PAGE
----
Rock musicians often try to replicate the timbre of a cello by playing electric guitars with a bow, but what’s more impressive is how closely a strummed and distorted classical instrument can replicate fuzz-laden axe-riffing worthy of a nod from world-class guitarists.
Czech fusion duo 2Cellos sought escape from the straight-jacket regimentation of their classically-trained backgrounds and found success covering popular tracks with energetic cello-based performances.
Luka Sulic and Stjepan Hauser appeared in Hong Kong for the first time this month and were warmly welcomed by a full auditorium. The seated audience seemed unsure whether to treat the show as a classical concert – to be enjoyed respectfully and reverentially – or whether to embrace the unbuttoned riot of a pop gig.
A fan in the seat next to us was told off by a steward for filming during the opening songs, but there was nothing to stop the horde that ran to the barrier, phones aloft, when the duo signalled they were amping things up by inviting drummer Dusan Kranjc onstage to give some of the heavier covers a rhythmic backbone.
There are plenty of string ensembles whose repertoires include frilly renditions of pop hits. A cynic might point to 2Cellos’ good looks as reasoning for their stadium-sized success, but it’s clear that their talent, creativity and passion for stagecraft sets them apart from your average wedding function group.
That said, the pair play up to their heartthrob status – Stjepan layers on the cheese, caressing his cello and sending female members of the audience wild. “This song is the most beautiful, the most perfect,” he breathes. “Like you!” a girl roars from the back. Hauser’s eyes glimmer as he smiles. It’s all in the act.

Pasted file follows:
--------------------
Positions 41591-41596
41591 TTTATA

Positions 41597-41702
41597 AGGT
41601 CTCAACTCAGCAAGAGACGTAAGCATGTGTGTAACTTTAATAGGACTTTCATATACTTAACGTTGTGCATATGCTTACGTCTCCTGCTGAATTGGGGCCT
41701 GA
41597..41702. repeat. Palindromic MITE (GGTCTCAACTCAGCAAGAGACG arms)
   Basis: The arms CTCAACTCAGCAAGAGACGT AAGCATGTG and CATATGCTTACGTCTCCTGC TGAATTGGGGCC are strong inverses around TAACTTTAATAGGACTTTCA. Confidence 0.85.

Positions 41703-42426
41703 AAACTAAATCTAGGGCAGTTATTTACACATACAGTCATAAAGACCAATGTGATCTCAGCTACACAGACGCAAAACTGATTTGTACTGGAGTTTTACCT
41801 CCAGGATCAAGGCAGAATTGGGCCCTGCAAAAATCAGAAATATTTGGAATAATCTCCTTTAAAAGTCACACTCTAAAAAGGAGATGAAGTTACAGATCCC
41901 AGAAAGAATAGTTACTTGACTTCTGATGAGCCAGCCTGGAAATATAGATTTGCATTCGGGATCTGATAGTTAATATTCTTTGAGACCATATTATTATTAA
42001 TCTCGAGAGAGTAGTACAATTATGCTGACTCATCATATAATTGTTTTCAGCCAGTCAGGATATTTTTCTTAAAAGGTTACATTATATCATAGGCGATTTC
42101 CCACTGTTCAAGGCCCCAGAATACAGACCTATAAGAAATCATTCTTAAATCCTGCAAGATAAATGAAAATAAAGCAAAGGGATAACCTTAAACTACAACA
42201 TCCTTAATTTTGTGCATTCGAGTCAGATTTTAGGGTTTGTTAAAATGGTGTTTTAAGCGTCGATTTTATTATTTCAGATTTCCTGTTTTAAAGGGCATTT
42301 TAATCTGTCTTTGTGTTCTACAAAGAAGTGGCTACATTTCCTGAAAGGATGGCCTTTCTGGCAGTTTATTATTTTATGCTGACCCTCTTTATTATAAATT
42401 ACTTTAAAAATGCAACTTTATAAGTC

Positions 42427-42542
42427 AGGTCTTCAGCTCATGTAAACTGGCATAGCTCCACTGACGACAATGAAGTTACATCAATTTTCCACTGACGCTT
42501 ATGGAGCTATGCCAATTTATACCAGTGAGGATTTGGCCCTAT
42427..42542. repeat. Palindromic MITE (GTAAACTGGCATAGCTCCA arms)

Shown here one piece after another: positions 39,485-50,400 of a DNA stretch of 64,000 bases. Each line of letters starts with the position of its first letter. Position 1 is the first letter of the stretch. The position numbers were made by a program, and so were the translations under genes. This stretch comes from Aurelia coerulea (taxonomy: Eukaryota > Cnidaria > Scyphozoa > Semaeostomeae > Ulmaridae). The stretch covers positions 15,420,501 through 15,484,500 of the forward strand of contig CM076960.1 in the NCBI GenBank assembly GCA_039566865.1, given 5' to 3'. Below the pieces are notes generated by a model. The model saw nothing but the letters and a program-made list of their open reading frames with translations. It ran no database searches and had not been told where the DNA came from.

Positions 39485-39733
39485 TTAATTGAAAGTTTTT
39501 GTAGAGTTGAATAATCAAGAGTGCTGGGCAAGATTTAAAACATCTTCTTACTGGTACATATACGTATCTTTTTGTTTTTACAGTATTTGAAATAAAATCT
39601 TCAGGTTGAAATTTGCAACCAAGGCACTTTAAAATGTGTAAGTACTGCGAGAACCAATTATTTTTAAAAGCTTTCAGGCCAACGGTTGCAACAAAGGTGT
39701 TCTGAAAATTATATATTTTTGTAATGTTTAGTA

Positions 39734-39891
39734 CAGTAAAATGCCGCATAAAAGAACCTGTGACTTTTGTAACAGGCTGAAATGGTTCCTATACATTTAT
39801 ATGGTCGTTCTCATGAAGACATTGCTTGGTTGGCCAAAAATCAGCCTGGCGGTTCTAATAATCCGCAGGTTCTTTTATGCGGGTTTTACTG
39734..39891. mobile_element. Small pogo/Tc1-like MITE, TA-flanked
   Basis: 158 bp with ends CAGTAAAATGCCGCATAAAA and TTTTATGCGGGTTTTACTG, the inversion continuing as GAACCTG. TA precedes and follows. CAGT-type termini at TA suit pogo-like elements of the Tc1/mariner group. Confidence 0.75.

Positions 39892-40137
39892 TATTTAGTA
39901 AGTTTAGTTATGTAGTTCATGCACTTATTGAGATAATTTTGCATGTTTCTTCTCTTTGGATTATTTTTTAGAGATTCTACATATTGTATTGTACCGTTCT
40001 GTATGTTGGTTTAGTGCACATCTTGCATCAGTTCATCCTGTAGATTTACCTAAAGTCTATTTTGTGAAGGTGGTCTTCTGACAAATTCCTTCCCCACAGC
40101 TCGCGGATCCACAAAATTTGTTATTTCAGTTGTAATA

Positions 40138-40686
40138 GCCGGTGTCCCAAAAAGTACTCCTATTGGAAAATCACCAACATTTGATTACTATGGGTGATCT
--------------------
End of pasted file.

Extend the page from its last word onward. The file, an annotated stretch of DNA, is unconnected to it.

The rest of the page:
Later, he throws himself to the ground, writhing and thrashing while tackling one of the meatier metal solos. They’ve long dispelled any doubt over their ability to play, but their dexterity and synchronicity is astonishing. Three albums in, and they’ve moved beyond the novelty realm thanks to a dedication to reimagining the songs people love in a playful and fresh way.
The KITEC sound is crystal clear as the instrument shrieks with feedback and reverb as the demented players power through classic rocks songs. Four AC/DC hits feature in the set, while Nirvana, Michael Jackson, Guns ‘n’ Rose, the Rolling Stones and Prodigy all experience a dramatic makeover at the blurry fingertips of Sulic and Hauser.
After a brief overture, Iron Maiden’s The Trooper snarls to life and hits the crowd in the eardrums. The pair alternate between furious riffing and screeching melodies on their most popular cover.
Bows begin to fray as they are swept vigorously across fingerboards and the musicians appear possessed by some evangelical force as their bodies jerk, feet stomping, hair flopping, sweat dripping. Kranjc takes a backseat to the theatrics, but proves his worth with exuberant, full-fat drumming; a look of sheer joy throughout.
Unlike most rock gigs, which go out with a bang, 2Cellos close with Bach’s Air. After tearing through Back in Black, the sudden brake is jarring, but reminds everyone that the classical and rock worlds aren’t so far removed.